Artificial Sweeteners – you don’t get something for nothing

by | June 1, 2008 | nutrition, nutritional therapy, sugar

I have always known that artificial sweeteners are not good for us. Before I had any scientific or nutritional knowledge, the taste alone told me that these chemicals were not exactly healthy and bore no resemblence to what ‘real’ food tasted like at all.

Then over the years there have been various studies and conspiracy theories telling of how these chemicals are harmful to health causing a whole manner of ailments from depression to brain tumours.

But an editorial published recently in the Journal of the American Medical Association states that the use of sweeteners could actually be contributing to the current obesity epidemic, rather than controlling it. And, another study just released in the journal ‘Neurimage’ has found that sugar better stimulates the areas of the brain related to expectation and desire. The authors of the study also proposed that when consuming sweeteners, this lack of feedback from the brain which normally tells us we are satisfied and full, could lead the consumer to overeat.

This new information concurs with what I have long believed – your body will just not be satisfied with something fake, and you will be left wanting more. If you want to have something sweet, then have it in it’s full sugar, full fat form. It will satisfy you more and you will be less likely to eat more sweet things throughout the rest of the day.

Yet another study earlier this year found that male rats fed yoghurt containing sweeteners were seen to gain body weight and body fat. “The data clearly indicates that consuming a food sweetened with no-calorie saccharin can lead to greater body-weight gain and adiposity than would consuming the same food sweetened with a higher-calorie sugar,” wrote Susan Swithers and Terry Davidson in the journal Behavioural Neuroscience, published by the American Psychological Association (APA). Very interesting indeed!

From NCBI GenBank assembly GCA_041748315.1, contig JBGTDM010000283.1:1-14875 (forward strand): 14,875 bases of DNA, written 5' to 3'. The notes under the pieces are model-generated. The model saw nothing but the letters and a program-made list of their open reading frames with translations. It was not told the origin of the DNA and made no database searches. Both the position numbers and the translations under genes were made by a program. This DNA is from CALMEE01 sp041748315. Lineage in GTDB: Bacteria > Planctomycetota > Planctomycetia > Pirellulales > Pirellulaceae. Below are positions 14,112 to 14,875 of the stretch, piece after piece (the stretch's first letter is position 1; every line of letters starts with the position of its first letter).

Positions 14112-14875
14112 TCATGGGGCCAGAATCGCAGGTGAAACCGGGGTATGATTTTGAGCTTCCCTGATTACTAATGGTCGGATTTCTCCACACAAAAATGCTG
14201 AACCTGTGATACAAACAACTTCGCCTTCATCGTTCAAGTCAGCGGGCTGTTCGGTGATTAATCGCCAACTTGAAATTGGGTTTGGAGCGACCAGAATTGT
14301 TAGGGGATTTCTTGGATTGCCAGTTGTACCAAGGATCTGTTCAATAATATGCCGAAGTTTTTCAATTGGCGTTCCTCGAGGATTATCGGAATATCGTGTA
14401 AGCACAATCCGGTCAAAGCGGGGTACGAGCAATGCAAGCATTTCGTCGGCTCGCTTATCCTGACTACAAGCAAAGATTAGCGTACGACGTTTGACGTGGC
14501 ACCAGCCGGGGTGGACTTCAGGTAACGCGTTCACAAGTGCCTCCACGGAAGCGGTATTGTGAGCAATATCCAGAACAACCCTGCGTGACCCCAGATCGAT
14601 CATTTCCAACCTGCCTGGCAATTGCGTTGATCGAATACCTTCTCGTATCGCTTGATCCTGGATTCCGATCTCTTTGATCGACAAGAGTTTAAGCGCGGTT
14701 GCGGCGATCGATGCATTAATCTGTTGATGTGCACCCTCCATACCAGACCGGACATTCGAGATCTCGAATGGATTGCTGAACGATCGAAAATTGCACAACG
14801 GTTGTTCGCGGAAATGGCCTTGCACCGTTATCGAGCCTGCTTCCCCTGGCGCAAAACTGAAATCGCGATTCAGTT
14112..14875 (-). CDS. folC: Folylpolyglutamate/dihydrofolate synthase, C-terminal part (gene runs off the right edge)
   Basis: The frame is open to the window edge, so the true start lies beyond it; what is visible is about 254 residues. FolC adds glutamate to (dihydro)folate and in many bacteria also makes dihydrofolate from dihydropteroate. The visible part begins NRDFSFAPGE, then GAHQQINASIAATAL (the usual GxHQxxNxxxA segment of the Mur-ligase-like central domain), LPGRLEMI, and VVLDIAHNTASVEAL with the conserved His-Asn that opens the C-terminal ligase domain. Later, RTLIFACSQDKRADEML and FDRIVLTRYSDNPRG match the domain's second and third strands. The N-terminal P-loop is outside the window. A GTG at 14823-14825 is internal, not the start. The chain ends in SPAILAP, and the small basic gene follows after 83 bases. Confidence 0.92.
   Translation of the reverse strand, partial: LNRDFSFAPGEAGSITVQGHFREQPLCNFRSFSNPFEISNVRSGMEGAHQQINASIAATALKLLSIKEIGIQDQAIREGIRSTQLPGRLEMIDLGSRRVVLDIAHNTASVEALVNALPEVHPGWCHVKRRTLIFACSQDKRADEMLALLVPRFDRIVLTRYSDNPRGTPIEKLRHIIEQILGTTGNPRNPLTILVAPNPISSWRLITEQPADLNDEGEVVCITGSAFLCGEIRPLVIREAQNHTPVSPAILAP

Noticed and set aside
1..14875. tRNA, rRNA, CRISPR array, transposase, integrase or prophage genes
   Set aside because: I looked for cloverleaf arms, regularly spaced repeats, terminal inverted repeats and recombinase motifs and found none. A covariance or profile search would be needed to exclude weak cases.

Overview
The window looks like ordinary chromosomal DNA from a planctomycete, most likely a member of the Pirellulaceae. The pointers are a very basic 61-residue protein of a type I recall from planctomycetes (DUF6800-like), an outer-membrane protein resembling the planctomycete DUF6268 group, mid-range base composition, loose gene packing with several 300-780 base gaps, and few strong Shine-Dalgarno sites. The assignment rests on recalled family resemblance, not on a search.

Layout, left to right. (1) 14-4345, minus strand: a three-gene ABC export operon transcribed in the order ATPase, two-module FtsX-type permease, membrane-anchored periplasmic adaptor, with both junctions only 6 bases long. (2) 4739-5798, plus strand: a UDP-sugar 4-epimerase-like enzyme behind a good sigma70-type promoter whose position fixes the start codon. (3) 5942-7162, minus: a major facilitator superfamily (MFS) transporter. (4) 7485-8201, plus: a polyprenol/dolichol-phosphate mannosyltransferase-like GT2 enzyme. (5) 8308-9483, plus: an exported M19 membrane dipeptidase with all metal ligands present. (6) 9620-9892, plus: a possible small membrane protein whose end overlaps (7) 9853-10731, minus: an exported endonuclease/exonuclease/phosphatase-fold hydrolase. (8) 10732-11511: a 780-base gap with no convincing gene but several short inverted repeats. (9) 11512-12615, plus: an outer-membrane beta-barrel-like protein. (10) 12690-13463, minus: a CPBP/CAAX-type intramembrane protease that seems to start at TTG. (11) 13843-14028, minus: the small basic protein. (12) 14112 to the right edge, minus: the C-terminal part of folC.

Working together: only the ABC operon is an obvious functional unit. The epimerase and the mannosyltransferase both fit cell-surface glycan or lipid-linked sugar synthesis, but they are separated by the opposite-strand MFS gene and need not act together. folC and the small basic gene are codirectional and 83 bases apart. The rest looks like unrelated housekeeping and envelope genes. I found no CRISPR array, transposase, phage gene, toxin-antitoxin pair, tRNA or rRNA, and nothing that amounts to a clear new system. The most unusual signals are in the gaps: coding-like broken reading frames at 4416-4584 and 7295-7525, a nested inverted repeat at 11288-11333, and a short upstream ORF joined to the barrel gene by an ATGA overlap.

I can confidently say from my own anecdotal research that it is generally only overweight people that consume diet or artificially sweetened food and drinks, whereas slim people tend to go for the full sugar versions.

Now, I’m not saying that consuming sugary foods and drinks is the way to lose weight, but it certainly now seems that consuming ‘diet’ foods is not either.

Sadly, through clever marketing many people now rely on ‘diet’ foods and drinks to limit their calorie intake, but as usual, nature has ensured that it’s just not possible to cheat the body. If you think that you can get away with eating sweet foods because they are artificially sweetened, then think again.


Journal of the American Medical Association
May 14 2008, Volume 299, No 18, doi: 10:1001/jama.299.18.2137
“Sugar substitutes linked to weight gain”
Author: Tracy Hampton
European Journal of Clinical Nutrition
Volume 61, Pages 691-700, doi:10.1038/sj.ejcn.1602649
“Intense sweeteners, energy intake and the control of body weight”
Authors: F. Bellisle and A. Drewnowski
2008; 39(4): 1559-1569
“Sucrose activates human taste pathways differently from artificial sweetener”
Authors: Frank GK, Oberndorfer TA, Simmons AN, Paulus MP, Fudge JL, Yang TT, Kaye WH
Behavioural Neuroscience
February 2008, Volume 122, Number 1, doi: 10.1037/0735-7044.00.0.000
“A Role for Sweet Taste: Calorie Predictive Relations in Energy Regulation by Rats”
Authors: SE Swithers, TL Davidson